“This may have allowed for a small snake that was relatively strong for its size and relatively flexible,” Jasinski said. “This could have been for being a predator or being better at living in its environment.”
The unusual features did not last long, however, in evolutionary time.
“Those wing-like projections are probably something that evolved uniquely in Zilantophis and disappeared with it when it went extinct,” Moscato explained.
The new fossil species is thought to be most closely related to rat snakes and kingsnakes, both of which are relatively common in North America today. Schubert’s Winged Serpent had a unique life in and around the sinkhole, though. It lived in leaf litter on land close to the water that once filled the prehistoric depression.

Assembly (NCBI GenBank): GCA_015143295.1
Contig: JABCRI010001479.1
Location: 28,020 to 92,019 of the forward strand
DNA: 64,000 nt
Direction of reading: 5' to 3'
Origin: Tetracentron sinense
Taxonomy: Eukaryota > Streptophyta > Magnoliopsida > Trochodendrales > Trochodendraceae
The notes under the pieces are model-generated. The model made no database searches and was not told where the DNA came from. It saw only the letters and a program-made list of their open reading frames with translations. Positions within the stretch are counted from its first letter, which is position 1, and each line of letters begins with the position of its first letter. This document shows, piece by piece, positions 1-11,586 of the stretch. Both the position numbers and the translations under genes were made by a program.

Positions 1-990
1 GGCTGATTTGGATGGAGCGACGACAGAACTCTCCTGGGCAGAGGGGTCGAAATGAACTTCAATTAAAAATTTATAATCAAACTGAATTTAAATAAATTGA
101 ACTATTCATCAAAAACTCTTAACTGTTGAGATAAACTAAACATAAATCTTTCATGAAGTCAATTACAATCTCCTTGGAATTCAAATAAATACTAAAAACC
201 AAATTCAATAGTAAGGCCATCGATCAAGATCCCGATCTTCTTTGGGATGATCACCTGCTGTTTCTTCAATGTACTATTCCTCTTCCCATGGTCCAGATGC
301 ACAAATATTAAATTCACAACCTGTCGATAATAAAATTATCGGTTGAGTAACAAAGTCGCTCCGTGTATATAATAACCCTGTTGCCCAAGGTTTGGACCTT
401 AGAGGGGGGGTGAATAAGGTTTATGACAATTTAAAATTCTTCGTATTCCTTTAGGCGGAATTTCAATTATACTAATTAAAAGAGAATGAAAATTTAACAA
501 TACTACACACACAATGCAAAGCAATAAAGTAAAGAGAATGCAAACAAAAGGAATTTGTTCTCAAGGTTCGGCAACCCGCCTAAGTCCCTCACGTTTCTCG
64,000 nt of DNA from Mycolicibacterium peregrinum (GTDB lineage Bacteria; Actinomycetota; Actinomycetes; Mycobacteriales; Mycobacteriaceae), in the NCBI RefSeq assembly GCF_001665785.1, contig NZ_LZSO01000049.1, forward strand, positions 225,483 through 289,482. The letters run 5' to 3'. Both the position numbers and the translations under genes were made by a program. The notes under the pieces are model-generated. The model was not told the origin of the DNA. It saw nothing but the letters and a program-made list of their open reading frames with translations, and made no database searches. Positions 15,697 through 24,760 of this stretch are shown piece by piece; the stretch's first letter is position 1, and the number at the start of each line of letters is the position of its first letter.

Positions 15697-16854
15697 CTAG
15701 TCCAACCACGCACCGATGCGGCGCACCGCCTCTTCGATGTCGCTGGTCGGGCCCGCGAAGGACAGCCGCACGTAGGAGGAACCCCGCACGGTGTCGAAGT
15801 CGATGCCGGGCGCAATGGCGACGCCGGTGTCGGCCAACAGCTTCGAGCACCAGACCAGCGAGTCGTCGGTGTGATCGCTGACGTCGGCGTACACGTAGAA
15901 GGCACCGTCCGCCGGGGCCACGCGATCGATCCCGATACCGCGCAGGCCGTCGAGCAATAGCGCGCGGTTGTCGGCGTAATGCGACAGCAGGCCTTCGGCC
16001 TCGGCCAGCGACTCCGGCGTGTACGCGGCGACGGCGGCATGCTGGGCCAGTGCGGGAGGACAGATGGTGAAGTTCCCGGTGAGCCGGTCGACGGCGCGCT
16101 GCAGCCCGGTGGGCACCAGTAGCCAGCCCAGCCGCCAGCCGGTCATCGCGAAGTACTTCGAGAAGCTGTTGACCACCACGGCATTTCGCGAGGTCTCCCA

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The researchers suspect that the snake nabbed tiny fish in the water as well as insects, worms, and small amphibians. All were once plentiful at the location, named the Gray Fossil Site.
It has always been a snake-eat-snake world, so larger snakes could have preyed upon Schubert’s Winged Serpent, as well as birds of prey, large toads, and small mammals that were living at the time in what is now eastern Tennessee.
“Zilantophis would have had to make sure to stay out from under the feet of barrel-chested hornless rhinos, saber-toothed cats, shovel-tusked elephants, and the most abundant large animal at the site: tapirs,” Moscato said. “The site’s most famous animal, the red panda (Pristinailurus bristoli), was larger and more omnivorous than the modern-day version. It might even have made a grab for Zilantophis if given the chance!”